that other body systems will be found responsive to life conditions,
as soon as someone looks. If nothing else, every organ from the
skin to the bowels reacts negatively to too much stress.
Science is telling us that we cannot separate our health from
our lives. Stress, loss, isolation, economic insecurity, and other
hardships tend to make us sick. Self-confidence, love, happiness,
and relaxation are examples of conditions that help us heal. Therefore,
getting well is largely a question of improving our quality of
My ticket out of here
Sometimes sickness is a logical answer to life's pressures, a
syndrome I call, "Illness is my one and only ticket out of
here." When demands become overwhelming, when our lives become
too tense, too stressful, too painful or crazy, and when we lack
the ability or willingness to change them, our bodies may escape
by getting sick, or even dying.
We can see this in some children diagnosed as "failure to
thrive." Kids who are neglected or abused sometimes stop
growing. Their glands simply stop producing growth hormones. Often,
when these children go to hospitals or foster homes, the hormones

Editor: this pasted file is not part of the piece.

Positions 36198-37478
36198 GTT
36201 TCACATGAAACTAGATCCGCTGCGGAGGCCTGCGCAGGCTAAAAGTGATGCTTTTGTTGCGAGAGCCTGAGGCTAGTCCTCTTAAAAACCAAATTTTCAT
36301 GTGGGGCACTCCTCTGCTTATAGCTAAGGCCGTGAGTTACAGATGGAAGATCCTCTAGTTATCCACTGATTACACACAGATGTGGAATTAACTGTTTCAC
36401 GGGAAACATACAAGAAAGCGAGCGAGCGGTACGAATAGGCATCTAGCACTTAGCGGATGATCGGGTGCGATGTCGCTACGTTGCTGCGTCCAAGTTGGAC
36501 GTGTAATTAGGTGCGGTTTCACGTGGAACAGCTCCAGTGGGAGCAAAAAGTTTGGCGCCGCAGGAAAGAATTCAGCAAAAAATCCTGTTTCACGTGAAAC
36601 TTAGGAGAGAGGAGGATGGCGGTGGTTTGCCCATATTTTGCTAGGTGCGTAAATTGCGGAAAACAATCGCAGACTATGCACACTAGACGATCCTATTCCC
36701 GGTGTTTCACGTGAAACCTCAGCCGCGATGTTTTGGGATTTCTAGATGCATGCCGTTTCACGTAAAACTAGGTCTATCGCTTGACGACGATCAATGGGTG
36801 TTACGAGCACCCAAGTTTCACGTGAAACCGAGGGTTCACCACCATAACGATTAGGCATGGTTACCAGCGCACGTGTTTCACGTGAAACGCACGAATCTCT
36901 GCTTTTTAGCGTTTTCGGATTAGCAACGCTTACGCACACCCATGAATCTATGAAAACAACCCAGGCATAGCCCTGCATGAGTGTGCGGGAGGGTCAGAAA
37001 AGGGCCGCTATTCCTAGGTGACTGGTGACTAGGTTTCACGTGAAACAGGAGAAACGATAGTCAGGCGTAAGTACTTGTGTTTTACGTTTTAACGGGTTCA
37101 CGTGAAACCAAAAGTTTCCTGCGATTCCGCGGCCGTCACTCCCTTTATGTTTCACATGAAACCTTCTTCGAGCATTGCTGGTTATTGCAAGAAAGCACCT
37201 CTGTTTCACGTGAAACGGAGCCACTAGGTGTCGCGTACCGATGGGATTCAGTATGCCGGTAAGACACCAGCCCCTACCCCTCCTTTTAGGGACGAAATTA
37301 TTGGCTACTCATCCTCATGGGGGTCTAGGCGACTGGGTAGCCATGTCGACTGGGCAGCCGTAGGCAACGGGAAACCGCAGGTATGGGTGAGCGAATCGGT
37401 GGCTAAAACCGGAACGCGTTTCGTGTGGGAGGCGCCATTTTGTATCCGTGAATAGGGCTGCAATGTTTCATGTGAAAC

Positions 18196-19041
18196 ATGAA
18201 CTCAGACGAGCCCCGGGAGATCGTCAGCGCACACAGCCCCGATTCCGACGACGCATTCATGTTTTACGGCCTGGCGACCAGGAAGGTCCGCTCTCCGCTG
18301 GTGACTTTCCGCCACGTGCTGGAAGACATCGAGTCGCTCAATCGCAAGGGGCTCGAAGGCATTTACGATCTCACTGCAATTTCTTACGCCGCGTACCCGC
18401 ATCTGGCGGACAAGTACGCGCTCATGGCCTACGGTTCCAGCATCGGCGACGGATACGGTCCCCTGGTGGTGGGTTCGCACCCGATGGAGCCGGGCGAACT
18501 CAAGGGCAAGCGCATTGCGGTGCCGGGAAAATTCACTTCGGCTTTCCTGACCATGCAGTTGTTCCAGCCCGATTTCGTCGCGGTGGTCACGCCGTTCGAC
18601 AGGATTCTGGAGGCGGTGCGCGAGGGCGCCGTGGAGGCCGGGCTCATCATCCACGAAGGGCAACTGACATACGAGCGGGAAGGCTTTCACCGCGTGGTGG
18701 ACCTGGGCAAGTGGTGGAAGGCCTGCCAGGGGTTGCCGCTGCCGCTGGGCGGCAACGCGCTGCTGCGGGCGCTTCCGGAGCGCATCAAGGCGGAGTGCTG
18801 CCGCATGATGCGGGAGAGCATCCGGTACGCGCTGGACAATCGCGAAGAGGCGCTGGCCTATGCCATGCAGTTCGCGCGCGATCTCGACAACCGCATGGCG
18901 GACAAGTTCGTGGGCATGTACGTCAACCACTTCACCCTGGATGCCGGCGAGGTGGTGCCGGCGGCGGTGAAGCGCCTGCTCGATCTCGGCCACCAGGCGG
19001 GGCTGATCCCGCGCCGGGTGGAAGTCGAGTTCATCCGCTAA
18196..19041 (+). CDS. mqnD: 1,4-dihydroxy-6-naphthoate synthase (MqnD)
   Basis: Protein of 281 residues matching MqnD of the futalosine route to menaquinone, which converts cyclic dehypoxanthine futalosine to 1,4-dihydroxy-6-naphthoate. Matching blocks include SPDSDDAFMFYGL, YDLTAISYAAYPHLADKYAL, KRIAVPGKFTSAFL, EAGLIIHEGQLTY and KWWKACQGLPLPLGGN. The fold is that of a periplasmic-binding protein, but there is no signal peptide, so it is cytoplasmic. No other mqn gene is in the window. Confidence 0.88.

kick in, and they start growing again. But when they are sent
back to the place where they've been neglected, even if they get
adequate food and shelter, they may once again shut down their
growth process. Obviously, this is not done consciously; it is
the body's response to intolerable conditions.
Similar things happen to adults. My former nurse manager, Margaret
Washington, had terrible high blood pressure, what doctors call
"malignant hypertension." She took three medicines,
and still frequently ran numbers like 230/120, which would justify
an emergency room visit for you or me. At 55 years old, she was
somewhat overweight and underexercised, but not nearly enough
to account for her life-threatening pressure readings.
Margaret had worked her way up from the bottom, all the way from